Late last month, Lilian Shirley, director of Oregon's public health division, urged her colleagues in other states to get involved with healthcare reform efforts.
It’s been nearly 18 months since the first Coordinated Care Organizations got under way in Oregon. And like the rest of the healthcare industry, it’s been a time of transition, transformation and challenges.
The Eastern Oregon CCO in northeastern Oregon has had particular success reaching providers, helping them become recognized as Patient-Centered Primary Care Homes.
This KHN story was produced in collaboration with The Washington Post and is republished with permission from Kaiser Health News.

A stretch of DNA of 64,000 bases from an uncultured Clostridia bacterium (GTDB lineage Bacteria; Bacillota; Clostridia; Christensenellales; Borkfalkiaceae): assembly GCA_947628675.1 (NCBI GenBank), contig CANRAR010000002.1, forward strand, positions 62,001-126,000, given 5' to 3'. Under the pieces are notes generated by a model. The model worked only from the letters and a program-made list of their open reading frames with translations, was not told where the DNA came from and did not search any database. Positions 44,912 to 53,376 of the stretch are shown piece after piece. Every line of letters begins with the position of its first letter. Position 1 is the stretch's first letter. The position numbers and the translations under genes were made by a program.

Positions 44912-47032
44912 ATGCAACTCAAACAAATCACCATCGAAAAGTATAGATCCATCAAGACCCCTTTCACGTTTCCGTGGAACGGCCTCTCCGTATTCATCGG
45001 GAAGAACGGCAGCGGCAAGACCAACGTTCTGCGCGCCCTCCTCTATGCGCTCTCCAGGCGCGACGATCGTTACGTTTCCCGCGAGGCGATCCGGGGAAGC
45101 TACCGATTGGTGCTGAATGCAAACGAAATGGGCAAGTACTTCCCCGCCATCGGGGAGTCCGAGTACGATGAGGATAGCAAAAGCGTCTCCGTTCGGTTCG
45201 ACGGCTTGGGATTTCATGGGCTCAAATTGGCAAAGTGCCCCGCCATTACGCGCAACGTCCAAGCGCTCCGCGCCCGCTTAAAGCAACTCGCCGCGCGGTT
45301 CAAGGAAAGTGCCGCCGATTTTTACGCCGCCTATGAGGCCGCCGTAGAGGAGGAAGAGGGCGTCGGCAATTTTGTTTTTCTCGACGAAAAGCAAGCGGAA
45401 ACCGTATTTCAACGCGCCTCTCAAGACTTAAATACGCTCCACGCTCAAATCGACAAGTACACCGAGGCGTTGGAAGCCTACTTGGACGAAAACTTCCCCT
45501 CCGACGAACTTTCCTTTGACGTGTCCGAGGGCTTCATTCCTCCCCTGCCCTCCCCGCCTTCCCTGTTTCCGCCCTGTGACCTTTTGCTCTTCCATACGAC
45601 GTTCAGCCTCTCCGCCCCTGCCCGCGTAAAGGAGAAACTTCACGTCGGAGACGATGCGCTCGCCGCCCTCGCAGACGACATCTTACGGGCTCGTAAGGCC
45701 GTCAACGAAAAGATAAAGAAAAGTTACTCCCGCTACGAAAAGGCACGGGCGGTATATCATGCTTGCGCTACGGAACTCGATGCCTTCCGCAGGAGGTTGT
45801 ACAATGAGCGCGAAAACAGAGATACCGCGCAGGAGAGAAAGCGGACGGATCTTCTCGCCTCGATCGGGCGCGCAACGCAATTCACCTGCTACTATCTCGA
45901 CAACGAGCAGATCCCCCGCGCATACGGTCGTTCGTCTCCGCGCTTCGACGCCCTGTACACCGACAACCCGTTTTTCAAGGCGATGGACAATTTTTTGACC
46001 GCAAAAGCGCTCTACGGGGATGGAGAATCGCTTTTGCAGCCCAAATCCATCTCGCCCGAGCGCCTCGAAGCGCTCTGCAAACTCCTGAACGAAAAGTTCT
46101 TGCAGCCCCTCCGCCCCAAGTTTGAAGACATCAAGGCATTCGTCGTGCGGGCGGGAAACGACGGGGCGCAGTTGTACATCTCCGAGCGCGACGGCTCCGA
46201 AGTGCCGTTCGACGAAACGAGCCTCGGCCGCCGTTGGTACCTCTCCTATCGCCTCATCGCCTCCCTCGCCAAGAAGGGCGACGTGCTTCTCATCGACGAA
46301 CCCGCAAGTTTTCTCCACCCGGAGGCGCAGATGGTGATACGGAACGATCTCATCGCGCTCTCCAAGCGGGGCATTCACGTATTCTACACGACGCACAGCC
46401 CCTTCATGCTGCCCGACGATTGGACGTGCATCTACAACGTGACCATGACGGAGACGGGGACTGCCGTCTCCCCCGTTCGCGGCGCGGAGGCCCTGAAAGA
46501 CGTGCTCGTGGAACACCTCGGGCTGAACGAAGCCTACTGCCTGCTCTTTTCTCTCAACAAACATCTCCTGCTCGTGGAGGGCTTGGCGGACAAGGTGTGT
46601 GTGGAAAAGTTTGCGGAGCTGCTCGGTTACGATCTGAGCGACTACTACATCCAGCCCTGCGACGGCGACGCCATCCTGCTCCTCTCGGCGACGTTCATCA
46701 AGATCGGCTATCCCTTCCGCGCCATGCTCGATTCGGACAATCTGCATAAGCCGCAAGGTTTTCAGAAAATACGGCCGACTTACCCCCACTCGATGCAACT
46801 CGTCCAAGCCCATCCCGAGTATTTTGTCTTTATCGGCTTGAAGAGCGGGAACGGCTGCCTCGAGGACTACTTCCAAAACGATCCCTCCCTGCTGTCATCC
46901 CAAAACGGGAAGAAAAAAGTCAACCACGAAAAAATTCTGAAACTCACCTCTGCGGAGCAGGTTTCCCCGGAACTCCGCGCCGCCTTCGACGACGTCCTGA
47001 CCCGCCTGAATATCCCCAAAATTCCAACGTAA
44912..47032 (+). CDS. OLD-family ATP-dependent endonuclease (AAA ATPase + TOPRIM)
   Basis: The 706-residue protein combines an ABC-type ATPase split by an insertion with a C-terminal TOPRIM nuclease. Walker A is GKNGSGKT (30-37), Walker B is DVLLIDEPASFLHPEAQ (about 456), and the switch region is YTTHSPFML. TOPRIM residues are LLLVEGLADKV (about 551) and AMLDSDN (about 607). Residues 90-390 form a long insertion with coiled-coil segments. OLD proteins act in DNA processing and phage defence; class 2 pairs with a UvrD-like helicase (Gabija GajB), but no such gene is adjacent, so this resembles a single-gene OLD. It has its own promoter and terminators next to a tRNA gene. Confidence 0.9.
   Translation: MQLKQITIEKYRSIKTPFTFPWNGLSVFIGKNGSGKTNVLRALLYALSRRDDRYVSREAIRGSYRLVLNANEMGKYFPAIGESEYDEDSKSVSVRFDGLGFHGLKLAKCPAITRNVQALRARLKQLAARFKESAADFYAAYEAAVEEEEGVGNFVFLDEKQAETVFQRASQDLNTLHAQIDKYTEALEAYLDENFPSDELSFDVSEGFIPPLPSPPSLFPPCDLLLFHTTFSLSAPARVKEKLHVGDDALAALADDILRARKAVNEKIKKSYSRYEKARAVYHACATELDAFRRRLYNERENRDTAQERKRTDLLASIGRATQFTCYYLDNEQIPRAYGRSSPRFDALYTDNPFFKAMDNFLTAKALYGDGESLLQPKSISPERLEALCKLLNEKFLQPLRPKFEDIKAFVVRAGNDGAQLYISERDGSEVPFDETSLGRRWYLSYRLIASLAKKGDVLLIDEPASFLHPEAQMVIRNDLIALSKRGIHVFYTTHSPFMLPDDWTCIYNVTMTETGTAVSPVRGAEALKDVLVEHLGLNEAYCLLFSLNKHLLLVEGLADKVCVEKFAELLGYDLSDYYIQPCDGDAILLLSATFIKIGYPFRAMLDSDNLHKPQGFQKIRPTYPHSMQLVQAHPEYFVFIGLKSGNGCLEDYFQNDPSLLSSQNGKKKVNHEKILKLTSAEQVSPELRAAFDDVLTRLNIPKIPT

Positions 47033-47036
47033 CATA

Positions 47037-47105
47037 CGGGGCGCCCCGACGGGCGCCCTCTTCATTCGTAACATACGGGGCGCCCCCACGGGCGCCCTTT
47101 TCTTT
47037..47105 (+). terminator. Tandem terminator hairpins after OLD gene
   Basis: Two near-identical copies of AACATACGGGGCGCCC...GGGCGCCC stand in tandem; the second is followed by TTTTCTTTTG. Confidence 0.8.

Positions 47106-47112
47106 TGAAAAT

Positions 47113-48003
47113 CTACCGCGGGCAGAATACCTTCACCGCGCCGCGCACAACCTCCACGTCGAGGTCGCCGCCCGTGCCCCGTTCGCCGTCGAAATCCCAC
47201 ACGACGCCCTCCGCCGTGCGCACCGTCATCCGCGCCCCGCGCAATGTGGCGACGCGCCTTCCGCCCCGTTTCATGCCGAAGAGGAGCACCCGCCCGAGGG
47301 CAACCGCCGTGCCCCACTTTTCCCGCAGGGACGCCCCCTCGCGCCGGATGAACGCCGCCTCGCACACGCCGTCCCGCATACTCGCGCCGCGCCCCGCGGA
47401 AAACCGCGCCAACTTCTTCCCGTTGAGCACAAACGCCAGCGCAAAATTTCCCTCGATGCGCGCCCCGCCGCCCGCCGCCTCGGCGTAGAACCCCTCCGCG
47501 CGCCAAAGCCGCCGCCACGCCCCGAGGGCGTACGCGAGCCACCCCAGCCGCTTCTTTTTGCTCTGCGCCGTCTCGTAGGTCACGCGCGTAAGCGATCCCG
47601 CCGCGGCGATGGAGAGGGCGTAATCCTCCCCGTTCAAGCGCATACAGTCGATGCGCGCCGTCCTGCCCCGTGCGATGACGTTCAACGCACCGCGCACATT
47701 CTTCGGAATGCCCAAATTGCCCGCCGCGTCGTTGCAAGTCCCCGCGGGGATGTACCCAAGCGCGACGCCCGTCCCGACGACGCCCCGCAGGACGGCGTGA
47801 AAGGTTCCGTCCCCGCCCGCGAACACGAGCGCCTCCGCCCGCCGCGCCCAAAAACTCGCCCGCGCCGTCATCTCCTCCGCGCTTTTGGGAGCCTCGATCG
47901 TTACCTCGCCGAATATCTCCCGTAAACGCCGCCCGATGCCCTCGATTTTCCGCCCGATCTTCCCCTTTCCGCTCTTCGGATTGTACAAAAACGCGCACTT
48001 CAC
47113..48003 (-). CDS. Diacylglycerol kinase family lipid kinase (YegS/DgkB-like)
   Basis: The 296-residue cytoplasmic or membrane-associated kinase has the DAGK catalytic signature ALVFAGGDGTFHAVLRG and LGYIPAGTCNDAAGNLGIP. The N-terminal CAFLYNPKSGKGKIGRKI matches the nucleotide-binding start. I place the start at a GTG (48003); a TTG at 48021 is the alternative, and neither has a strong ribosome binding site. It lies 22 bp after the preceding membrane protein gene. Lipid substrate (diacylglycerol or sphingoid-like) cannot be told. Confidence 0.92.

February 29, 2012—A workgroup charged with studying how doulas could be incorporated into the Oregon Health Plan told legislators earlier this week that doing so could help improve birth outcomes, particularly in minority communities.
Last year, the Legislature passed House Bill 3311, which required the Oregon Health Authority to investigate how doulas and other community health workers could improve the birth outcomes of underprivileged and underserved women.